Folks tour Kirt­land Tem­ple with vis­i­tors bu­reau

The News Herald (Willoughby, OH) - - Front Page - By Jonathan Tressler jtressler@news-her­ @JTfromtheNH on Twit­ter

If the His­toric Kirt­land Tem­ple had a dol­lar for all the North­east Ohio res­i­dents who say they’ve driven past the place hun­dreds of times over the years, yet never stopped to visit, it would likely have mil­lions more dol­lars in its cof­fers.

Just ask Di­rec­tor Seth Bryant, who says he hears that story over and over again from folks who, de­spite liv­ing within a few dozen miles — or less — of the na­tional his­toric site, have never taken the time to tour the 182-year-old struc­ture.

He even posed the ques­tion dur­ing the first Lake County

Vis­i­tors Bu­reau Brown Bag Gath­er­ing, which hap­pened at the tem­ple from noon to 1 p.m. Feb. 13.

“How many of you have driven past the tem­ple — I don’t know — a hun­dred times and thought: ‘I should go and visit that,’ and this is the first time that you’ve been in­side?” Bryant said fol­low­ing a tour and brief ques­tion-and-an­swer ses­sion in­side the iconic build­ing.

Eas­ily more than a dozen of the event’s at­ten­dees raised their hands.

It’s just that kind of re­sponse the Lake County Vis­i­tors Bu­reau is try­ing to hedge through its new brand­ing cam­paign, Re­mark­able Lake County OH, and the events it has planned to man­i­fest it.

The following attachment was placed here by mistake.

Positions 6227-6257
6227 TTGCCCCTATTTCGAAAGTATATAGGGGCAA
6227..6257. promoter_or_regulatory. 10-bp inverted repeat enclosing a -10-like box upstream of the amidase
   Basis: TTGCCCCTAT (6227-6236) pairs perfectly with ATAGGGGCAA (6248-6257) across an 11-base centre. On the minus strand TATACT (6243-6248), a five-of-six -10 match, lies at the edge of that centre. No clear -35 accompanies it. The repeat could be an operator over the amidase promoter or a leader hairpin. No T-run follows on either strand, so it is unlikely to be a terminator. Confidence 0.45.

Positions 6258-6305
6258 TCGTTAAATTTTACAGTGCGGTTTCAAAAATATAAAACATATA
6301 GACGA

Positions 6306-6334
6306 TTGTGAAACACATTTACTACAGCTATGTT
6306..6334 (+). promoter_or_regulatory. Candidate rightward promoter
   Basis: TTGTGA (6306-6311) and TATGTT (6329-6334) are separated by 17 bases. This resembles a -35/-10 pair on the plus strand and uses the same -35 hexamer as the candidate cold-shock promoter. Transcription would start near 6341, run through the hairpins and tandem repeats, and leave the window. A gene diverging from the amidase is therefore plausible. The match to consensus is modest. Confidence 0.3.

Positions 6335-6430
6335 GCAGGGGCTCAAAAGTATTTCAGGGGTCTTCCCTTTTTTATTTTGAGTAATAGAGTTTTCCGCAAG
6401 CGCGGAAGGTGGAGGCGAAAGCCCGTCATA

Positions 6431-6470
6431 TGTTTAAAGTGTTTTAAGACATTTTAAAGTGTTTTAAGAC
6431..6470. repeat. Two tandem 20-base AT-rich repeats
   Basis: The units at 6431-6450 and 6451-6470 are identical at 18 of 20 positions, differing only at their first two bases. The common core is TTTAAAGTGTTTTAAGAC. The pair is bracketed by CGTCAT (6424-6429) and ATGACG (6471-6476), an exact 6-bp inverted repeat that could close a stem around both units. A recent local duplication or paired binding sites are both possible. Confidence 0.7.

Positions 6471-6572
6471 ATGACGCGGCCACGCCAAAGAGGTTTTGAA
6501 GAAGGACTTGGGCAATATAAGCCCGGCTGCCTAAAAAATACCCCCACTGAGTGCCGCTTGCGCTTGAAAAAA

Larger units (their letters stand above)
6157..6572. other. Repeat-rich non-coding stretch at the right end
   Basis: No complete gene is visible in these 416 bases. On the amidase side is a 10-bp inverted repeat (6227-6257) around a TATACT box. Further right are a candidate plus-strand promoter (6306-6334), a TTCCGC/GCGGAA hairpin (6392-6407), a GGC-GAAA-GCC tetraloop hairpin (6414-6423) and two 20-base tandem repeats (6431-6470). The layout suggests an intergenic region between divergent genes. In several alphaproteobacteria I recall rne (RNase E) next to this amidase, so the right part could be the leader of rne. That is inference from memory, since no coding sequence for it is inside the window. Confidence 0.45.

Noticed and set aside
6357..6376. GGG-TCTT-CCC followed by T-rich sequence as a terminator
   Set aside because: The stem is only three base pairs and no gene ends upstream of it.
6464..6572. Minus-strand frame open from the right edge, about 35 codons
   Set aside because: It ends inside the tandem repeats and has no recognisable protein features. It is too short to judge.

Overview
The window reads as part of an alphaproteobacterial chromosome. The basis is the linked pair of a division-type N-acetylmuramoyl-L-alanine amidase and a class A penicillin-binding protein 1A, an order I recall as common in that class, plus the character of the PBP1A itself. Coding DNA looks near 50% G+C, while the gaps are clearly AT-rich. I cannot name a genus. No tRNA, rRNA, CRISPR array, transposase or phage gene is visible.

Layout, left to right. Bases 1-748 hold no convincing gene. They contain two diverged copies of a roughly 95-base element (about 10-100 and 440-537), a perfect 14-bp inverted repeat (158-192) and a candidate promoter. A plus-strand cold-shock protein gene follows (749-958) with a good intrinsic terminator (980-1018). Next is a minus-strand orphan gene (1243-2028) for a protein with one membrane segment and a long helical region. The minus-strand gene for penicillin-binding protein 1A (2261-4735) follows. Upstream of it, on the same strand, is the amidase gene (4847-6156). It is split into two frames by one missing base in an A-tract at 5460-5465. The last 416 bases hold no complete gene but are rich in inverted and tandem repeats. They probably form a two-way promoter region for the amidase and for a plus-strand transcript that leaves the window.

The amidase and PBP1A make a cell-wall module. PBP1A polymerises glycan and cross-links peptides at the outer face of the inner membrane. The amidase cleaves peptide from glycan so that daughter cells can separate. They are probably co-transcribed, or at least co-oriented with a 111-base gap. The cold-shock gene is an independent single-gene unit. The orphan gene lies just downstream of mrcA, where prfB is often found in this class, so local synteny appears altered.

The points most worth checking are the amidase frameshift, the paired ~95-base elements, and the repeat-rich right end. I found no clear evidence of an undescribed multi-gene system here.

Ac­cord­ing to Lake County Vis­i­tors Bu­reau Ex­ec­u­tive Di­rec­tor Scott Dockus, the ini­tia­tive aims to high­light 10 of tourism’s sub­di­vi­sions which ex­ist through­out the county: agri­cul­ture; at­trac­tions; cities and vil­lages; events; fine arts; her­itage; lodg­ing; out­doors and winer­ies-brew­eries-dis­til­leries.

Af­ter the tour of the tem­ple, Bryant and Dockus in­ter­acted with the group about tourism in Lake County, where it’s headed and what they want to see hap­pen with it in the fu­ture.

“Lake County is an in­cred­i­ble

place,” Bryant said, adding that the busi­ness and agency rep­re­sen­ta­tives in at­ten­dance have an op­por­tu­nity to work to­gether to achieve com­merce and tourism goals, along with pro­vid­ing area res­i­dents with ac­cess and ex­po­sure to all the small­est of the state’s 88 coun­ties has to of­fer.

“So,” he said, “How do we con­nect all of our places to­gether and get peo­ple vis­it­ing - and not just out lo­cal res­i­dents. How do we ex­pand that?” he said to the crowd of nearly 30, which in­cluded rep­re­sen­ta­tives from the Fair­port Marine Mu­seum and Light­house, Lake Metroparks, the Wil­loughby West­ern Lake County Cham­ber of Com­merce, along with res­i­dents

of var­i­ous Lake County and other North­east Ohio com­mu­ni­ties.

One agency rep­re­sen­ta­tive said he thinks the gath­er­ing was a great one and that it just goes to show how col­lab­o­ra­tion can work to the county’s ben­e­fit.

“It’s fan­tas­tic,” said Lake Metroparks’s As­sis­tant Chief of Out­door Ed­u­ca­tion. “I’m re­ally look­ing for­ward to the im­pact this se­ries is go­ing to have on ev­ery­body get­ting to­gether and work­ing to­gether. It’s a great way to show­case the county and put its many trea­sures on the map.”

Dan Max­son, who works with the Fair­port Marine Mu­seum and Light­house, as well as serv­ing as do­cent at the Old Stone School­house